Debugging Open Source dependencies included as NuGet packages

You may encounter the need to debug into a dependency that is NuGet package. If this NuGet package is proprietary, you need to contact the vendor. However, if the NuGet package is open source, perhaps on GitHub, then you have all the tools you need to debug into it. Debugging into an open source NuGet package is what this article is about.

We are going to use Rhyous.StringLibrary for this example. It is a simple open source project that provides some common extensions to strings. These are extensions that are often found duplicated in many different projects and sometimes multiple times in the same project.

Step 1 – Check out the Source

Check out the repo from GitHub. You need a Git client. If you don’t have one, you can use GitHub Desktop or the one that is included in the Windows install of Git.

  1. Check out the repository: 
    git fetch 

Step 2 – Compare Assembly Versions

Some NuGet packages have different assembly versions than the code. I know, they shouldn’t be it happens. Make sure that the assembly version of the dll reference via the nuget package is the same as the assembly version in the downloaded source.

  1. In your project that references the NuGet package, expand the references, highlight the dll that came from the NuGet package, and note the assembly version.

  2. In the download NuGet package source project, check the Assembly version. This is different in .NET Framework and .Net Standard, but it should be easy to figure out in both.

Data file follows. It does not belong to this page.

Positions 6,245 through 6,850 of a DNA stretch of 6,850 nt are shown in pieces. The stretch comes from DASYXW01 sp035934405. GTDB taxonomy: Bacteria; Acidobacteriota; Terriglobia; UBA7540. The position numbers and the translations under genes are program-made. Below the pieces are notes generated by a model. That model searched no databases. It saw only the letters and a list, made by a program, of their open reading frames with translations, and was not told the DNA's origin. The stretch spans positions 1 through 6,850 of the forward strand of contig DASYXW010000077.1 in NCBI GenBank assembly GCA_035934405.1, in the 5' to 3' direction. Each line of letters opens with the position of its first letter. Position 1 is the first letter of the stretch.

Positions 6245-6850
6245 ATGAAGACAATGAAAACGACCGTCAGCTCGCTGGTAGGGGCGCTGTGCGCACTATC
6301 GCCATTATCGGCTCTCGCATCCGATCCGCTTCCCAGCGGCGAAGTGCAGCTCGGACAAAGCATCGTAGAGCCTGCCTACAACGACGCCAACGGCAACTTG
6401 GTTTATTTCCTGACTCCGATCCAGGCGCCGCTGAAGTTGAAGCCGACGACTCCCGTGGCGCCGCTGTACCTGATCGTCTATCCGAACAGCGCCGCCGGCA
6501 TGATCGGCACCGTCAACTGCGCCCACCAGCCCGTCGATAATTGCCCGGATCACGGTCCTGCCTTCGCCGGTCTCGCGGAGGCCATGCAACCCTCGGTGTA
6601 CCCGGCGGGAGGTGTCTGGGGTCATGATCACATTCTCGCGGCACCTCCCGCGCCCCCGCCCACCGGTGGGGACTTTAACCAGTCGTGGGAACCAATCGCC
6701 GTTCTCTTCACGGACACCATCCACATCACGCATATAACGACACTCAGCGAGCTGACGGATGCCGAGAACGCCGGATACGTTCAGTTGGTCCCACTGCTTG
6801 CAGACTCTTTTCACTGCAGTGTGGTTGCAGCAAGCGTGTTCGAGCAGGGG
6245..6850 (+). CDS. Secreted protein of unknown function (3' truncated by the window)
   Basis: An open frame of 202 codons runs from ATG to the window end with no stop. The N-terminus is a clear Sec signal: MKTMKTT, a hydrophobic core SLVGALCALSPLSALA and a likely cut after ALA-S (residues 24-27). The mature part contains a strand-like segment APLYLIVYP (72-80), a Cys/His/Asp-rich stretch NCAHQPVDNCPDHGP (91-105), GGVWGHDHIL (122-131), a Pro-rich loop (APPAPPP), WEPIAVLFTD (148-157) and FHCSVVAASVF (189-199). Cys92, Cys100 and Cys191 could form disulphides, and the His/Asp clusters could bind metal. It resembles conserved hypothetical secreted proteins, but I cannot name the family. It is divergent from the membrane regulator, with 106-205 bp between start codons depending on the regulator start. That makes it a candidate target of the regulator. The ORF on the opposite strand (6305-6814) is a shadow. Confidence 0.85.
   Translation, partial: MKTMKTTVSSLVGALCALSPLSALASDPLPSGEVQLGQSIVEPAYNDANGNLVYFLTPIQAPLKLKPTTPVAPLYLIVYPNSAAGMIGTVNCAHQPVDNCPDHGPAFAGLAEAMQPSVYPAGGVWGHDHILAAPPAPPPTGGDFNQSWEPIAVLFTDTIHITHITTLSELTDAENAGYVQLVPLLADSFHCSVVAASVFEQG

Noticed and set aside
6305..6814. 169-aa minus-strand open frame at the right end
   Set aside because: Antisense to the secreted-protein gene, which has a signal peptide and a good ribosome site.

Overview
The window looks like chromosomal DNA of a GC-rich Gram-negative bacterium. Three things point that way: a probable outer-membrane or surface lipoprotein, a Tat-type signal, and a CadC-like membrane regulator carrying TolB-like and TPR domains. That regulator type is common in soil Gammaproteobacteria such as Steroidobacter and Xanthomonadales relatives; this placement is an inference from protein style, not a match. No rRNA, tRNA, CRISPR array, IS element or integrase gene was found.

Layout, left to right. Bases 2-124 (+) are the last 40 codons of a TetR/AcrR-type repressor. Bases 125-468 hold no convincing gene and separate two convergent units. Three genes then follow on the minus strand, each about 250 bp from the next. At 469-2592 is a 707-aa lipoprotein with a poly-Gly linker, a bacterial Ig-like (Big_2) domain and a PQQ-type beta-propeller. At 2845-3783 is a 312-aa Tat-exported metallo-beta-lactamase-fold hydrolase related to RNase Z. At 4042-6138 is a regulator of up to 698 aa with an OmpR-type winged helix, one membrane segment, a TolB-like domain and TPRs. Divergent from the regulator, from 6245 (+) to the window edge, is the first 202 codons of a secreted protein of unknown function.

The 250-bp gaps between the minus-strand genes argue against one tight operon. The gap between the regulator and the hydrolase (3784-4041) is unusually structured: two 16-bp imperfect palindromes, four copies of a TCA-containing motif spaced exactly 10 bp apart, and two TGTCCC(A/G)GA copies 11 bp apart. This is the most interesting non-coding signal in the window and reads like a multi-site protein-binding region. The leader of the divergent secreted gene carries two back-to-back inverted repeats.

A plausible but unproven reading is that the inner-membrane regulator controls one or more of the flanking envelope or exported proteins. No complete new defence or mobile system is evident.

Step 3 – Build the Solution

  1. Open the StringLibrary.sln in Visual Studio.
  2. Click Build.
  3. Go to the output directory and copy the dll and pdb files.

Step 4 – Copy the dll and pdb to your solution

If you go to your project that references the dll, find and highlight the reference and go to properties, you can see the full path to the referenced dll.

  1. Go to the solution folder of the project you are working on.
  2. Go to your project that references the dll.
  3. Under References, locate the dll.
  4. Go to Properties of the dll reference by pressing F4.
  5. Note the path to the dll.
  6. Go into the Packages directory.
  7. Find the folder for Rhyous.StringLibrary.
  8. Locate the dll folder. 
  9. Rename the existing rhyous.stringlibrary.dll to rhyous.stringlibrary.dll.orgininal.
  10. Copy the compiled dll and pdb from Step 2 to this folder.
  11. Clean and build your solution.

Step 5 – Add a breakpoint

You should now be able to step into the Rhyous.StringLibrary source from your project.

Note: If you have two instances of Visual Studio open, one for your project and one for Rhyous.StringLibrary project, you may think you put the break point in on the one with the SimplePluginLoader project. You don’t.  You don’t even need the Rhyous.StringLibrary project open, unless you need to make a change and recompile and recopy the dll and pdb to the packages directory. You simply need to step into the code in order to set a break point.

Note: One trick is to go to Tools | Options | Debugging | General and turn off Step over Property operators (Managed Only).

  1. Debug your poject.
  2. Put a break point on the call to Rhyous.StringLibrary you would like to step into.
  3. Step into the call to Rhyous.StringLibrary.
    Once you have stepped into the call, you should see it’s source.
    Continue stepping into or over or whatever you would like.
    Once you are in the source, you can add breakpoints.
    Note: If you know how to add a break point without first stepping into the project, let me know.

You should now be easily debugging your NuGet package.

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